Australia is conducting a chlamydia vaccine trail among koalas in the country.
The sexually transmitted disease widely affects koalas and can cause infertility in the animals.
About 400 koalas will be vaccinated as part of the trial.
Australia is rolling out a chlamydia vaccine trial among koalas in the country.
About 400 koalas will be vaccinated as part of the trial, and researchers told Reuters that they hope the vaccine will help the animals survive longer as a species.
While the disease is often sexually transmitted, it can be transmitted from mothers to their babies as well.
"It is a cruel disease that causes debilitating conjunctivitis, bladder infections and at times, infertility," Amber Gillett, a veterinarian and coordinator of research at the Australia Zoo Wildlife Hospital Wildlife, told Reuters.
The vaccine trial is being led by the University of the Sunshine Coast.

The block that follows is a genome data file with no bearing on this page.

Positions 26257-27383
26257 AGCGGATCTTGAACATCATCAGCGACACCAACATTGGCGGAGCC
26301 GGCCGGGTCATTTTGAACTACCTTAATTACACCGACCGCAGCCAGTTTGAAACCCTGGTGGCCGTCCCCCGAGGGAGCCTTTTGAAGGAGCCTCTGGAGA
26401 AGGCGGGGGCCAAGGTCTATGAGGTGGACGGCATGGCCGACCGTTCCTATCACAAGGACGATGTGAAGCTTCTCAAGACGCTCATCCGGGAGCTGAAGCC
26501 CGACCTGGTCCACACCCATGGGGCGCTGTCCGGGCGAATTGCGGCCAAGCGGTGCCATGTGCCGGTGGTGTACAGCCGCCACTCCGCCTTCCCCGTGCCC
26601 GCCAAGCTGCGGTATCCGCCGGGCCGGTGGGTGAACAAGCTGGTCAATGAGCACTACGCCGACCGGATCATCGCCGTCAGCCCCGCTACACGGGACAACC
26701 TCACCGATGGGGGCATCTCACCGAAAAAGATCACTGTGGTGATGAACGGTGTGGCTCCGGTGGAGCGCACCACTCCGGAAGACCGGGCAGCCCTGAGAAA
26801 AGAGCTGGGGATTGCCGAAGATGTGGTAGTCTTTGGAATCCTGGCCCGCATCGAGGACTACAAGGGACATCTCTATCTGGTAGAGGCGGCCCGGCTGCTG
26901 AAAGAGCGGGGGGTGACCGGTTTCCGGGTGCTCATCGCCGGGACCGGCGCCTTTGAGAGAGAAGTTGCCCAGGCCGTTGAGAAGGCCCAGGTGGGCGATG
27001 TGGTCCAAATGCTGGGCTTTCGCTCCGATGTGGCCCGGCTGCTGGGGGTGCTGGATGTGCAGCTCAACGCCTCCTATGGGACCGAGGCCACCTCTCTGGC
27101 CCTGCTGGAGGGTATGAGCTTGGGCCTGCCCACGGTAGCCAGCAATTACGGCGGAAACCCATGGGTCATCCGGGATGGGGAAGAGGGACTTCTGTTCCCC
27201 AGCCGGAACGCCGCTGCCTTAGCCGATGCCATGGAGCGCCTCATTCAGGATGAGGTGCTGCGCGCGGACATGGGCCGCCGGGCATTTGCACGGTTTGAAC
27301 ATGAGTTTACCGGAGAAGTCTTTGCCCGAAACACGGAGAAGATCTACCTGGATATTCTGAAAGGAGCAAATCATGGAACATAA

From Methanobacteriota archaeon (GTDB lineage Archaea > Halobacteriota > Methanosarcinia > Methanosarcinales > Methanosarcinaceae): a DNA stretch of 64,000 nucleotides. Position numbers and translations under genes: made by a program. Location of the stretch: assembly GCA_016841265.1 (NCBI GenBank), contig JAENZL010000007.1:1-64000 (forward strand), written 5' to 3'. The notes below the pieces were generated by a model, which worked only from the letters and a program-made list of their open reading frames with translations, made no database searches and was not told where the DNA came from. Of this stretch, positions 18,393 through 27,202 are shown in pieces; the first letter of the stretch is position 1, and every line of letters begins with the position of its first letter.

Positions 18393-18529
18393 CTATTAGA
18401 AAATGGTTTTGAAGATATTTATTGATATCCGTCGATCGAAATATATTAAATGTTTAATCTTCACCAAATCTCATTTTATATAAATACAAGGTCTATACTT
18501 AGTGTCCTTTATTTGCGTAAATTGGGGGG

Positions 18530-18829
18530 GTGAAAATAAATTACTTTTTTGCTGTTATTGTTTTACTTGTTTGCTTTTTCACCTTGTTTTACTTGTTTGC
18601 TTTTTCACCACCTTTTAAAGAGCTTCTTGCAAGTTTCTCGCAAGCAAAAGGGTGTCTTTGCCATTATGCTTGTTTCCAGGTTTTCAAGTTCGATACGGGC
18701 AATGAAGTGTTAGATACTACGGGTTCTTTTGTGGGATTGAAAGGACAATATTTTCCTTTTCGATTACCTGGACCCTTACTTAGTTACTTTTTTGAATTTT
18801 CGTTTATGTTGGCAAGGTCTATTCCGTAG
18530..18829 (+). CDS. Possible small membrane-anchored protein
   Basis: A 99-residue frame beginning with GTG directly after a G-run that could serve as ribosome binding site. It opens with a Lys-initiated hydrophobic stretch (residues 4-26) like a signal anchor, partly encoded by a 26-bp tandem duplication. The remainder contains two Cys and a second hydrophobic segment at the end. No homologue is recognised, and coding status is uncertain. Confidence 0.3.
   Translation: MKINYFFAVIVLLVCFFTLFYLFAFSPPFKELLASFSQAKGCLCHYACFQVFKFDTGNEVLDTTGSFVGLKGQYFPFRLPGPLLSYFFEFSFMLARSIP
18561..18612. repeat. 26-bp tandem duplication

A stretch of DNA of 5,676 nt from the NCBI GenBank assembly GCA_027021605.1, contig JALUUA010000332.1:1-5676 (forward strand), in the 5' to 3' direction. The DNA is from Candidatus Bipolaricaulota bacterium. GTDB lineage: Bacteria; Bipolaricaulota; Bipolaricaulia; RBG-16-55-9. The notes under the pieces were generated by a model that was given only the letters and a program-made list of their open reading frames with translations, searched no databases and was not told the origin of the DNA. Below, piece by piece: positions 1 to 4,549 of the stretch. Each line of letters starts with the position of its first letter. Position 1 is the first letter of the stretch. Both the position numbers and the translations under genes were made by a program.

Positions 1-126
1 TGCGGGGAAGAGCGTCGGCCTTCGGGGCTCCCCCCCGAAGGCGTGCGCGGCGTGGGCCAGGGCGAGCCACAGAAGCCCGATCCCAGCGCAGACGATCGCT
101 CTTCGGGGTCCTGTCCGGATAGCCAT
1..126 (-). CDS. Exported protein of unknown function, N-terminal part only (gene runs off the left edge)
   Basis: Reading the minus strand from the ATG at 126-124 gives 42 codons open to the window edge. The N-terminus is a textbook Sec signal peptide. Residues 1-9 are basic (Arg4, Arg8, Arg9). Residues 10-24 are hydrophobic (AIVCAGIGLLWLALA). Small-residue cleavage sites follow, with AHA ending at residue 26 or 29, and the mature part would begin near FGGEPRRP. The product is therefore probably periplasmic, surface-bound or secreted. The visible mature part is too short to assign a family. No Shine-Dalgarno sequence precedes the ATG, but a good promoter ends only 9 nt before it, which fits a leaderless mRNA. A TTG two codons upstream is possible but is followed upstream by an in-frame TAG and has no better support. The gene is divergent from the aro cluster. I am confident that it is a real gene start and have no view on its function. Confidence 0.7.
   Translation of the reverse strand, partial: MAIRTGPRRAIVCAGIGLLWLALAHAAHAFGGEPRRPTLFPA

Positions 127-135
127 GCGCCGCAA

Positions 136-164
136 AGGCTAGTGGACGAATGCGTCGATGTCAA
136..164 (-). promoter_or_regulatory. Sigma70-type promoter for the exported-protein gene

Peter Timms, a professor of microbiology at the school, told The Guardian that the vaccine had already been tested in 250 koalas in eight smaller trials.
He said that the vaccine is safe and that it can reduce infection levels.
"You can't really easily give antibiotics to koalas," Timms said. "People do, but it upsets their gut bacteria, and they need their gut bacteria to digest eucalyptus leaves."
"Unfortunately 10 or even 20% of animals that go through the [Australia Zoo] wildlife hospital come back to the hospital," he added. "In a lot of cases, if you just treat them with antibiotics, they often come back with chlamydial disease again."
The Australian Koala Foundation, an independent non-profit group, told Reuters in September that it estimates that Australia has lost about 30% of its koala population over the last three years.
The group said droughts, bushfires, and loss of habitats all played factors in the loss of population.
It estimates that there less than 58,000 koalas left in Australia.
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